Recyclers see major end-users as the weakest link in the anti-theft enforcement chain

Aug 01, 2010 | 07:59 AM | Tatyana Shumsky

Every industry has a dark underside. Recyclers are no exception but most yards, by and large, have worked hard to promote best practices when it comes to preventing metals theft. And given the patchwork quilt of jurisdiction-specific laws governing scrap processing on state, county and city levels, detterence is no easy feat—and more often than not very costly.

Recyclers work with law enforcement officials and the community in an effort to comply with increasingly burdensome regulations to prevent stolen metal from entering the supply chain. The weak link, in their view, is the end-user segment, where many still fail to take basic precautions when storing copper and other valuable commodities.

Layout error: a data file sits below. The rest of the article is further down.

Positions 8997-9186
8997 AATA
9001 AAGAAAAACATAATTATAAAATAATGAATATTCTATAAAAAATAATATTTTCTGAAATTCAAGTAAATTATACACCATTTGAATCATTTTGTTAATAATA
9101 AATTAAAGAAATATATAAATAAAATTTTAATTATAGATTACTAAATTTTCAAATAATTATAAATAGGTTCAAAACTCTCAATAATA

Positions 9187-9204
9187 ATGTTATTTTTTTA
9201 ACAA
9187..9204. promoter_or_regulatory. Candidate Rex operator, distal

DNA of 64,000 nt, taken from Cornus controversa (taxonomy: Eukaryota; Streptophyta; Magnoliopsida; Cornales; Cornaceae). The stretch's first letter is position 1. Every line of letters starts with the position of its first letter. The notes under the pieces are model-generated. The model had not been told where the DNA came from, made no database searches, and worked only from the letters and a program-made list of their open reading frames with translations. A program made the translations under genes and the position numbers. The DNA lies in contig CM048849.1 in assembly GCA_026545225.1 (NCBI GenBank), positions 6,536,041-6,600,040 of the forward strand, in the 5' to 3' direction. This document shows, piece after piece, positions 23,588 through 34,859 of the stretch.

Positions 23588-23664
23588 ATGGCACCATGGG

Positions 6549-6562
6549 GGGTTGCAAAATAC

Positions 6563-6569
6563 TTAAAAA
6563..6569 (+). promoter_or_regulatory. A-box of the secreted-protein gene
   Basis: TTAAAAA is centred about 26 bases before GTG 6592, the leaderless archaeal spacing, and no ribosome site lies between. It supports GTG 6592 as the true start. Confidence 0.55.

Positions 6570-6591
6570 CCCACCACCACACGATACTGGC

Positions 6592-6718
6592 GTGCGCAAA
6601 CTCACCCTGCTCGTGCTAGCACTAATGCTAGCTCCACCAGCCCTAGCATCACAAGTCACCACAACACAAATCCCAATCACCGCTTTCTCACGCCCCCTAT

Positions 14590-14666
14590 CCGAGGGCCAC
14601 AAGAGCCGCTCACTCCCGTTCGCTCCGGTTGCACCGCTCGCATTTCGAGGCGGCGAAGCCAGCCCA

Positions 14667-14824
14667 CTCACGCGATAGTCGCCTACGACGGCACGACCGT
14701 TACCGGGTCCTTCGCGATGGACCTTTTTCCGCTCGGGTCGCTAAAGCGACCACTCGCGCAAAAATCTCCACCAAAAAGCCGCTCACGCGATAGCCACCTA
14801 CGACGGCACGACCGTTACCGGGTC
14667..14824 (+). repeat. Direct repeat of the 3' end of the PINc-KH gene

"There are still some stakeholders that don't do as much as they could to attempt to secure their valuables," said Gary Bush, director of materials theft prevention at the Washington-based Institute of Scrap Recycling Industries (ISRI).

Bush, who spent 32 years in law enforcement, much of it investigating metal thefts, joined ISRI to bridge the gap between the recycling community and law enforcement. "I've been able to see the problem from both sides of the fence," he said.....





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